DT, December 2016
December 1, 2016
Retailers can expect a bump up in the dollars consumers load on closed-loop gift cards this holiday season as a festive spirit takes hold and more merchants favor the cards over holiday discounts, according to a forecast released last month by payments consultancy Mercator Advisory Group.
“Retailers are expecting that shoppers will be in a buying mood, and Mercator expects that the growth in general sales will be accompanied by growth in gift card loads,” says the report, which was written by Mercator analyst Ben Jackson. Mercator each year forecasts holiday-season loads on closed-loop gift cards, or cards that can be used only at the issuers’ locations or Web sites.
Total proprietary gift card loads will total $48.3 billion in the season, which Mercator defines as Nov. 1 through the end of the year. That’s a 3% improvement from the $46.9 billion in estimated holiday-season loads in 2015, but still down from the $51.5 billion consumers loaded in the 2014 season. Of that total for this season, Jackson estimates anywhere from 10% to 15% will occur on digital rather than plastic cards.
The numbers released in November differ from the estimates Mercator issued last year for 2012 through 2015 because the firm was able to collect better data, Jackson says.
Generally, the estimated total loads for each year have been increased. Loads for the 2014 season, for example, have been restated from the previously estimated $41.3 billion. “More data from more types of retailers allowed for a more nuanced interpretation” of actual loads each year, Jackson says.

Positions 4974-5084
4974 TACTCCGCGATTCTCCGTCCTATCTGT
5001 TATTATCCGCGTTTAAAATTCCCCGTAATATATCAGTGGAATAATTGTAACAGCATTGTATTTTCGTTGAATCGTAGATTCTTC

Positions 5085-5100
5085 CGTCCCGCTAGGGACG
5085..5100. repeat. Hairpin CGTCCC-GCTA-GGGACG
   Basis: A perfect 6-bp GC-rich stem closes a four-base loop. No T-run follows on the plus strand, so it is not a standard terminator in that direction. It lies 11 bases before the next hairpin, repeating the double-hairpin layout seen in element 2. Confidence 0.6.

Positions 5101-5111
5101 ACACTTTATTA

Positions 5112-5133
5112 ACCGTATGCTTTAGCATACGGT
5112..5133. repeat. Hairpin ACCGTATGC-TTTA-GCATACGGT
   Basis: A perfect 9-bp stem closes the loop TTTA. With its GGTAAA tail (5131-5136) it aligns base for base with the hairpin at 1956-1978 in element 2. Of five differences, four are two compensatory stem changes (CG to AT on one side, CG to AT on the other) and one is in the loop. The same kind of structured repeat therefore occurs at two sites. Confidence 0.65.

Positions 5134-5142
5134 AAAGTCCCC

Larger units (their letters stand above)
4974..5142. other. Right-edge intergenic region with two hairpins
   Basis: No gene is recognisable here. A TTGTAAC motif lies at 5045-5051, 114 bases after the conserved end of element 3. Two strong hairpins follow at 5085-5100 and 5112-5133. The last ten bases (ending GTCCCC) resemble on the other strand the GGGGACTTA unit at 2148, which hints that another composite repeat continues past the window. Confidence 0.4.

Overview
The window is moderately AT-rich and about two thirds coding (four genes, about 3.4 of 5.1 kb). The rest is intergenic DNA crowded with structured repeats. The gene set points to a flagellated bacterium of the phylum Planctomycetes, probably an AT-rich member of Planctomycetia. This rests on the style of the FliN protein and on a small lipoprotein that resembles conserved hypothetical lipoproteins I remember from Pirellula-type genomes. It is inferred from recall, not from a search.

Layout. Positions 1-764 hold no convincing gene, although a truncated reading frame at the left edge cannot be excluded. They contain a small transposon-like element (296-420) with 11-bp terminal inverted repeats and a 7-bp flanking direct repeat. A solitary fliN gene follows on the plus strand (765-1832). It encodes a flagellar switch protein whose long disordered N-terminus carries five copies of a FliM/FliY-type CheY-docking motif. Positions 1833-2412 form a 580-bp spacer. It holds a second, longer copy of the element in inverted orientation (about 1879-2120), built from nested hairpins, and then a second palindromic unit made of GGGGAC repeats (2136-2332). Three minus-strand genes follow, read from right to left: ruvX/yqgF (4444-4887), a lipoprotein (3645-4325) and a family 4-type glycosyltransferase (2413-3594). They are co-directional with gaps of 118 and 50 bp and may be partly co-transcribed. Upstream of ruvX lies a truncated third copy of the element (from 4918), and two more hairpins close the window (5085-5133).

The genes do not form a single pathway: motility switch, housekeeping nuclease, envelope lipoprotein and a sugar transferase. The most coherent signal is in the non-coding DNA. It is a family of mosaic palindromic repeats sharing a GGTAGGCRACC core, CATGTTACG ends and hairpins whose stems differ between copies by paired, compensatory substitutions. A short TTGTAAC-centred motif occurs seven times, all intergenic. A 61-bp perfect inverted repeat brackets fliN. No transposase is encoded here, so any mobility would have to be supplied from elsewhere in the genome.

Overall, Jackson says it will take more than a year for holiday gift card loads to get back to the 2014 level. “It’s not going to get all the way back [in 2016] because there’s a lot more competition for those dollars out there,” he says.
One major driver of the upward trend this year is that retailers are more often using gift cards as incentives, rather than the straight-out discount offers they have traditionally relied on.
The reasoning with gift cards, Jackson says, is that they encourage visits and spending by gift recipients, many of whom could be new customers. “Many [retailers] see opportunities to drive both current and future sales with gift cards, which discounts can’t do,” Jackson says in the report.
Merchants whose products can’t be gift-wrapped, such as restaurants, are also turning to gift cards, Jackson points out. In some cases, issuers are handing out so-called promotional cards to customers who buy larger-denomination gift cards. Jackson cites the example of the Columbus, Ohio-based Bravo Brio Restaurant Group, which was expecting to give $20 promotional cards to buyers of $100 gift cards.
Similarly, Dallas-based bookstore chain Half Price Books planned to issue a $5 promotional card to customers who buy a $25 gift card by Christmas Eve, according to Jackson. The twist is that the promotional card isn’t redeemable until January as part of a bid to shore up post-holiday traffic.
Though they’ve gained in popularity, digital gift cards remain a challenge for retailers, Jackson says. Tangibility, or its absence, has something to do with that.
“Sending a code inside an email, people don’t feel great about giving that,” he says. “People feel better about giving a plastic card.” Sales usually spike on Christmas Eve, he says, as procrastinators seize on the opportunity to send an instant gift.
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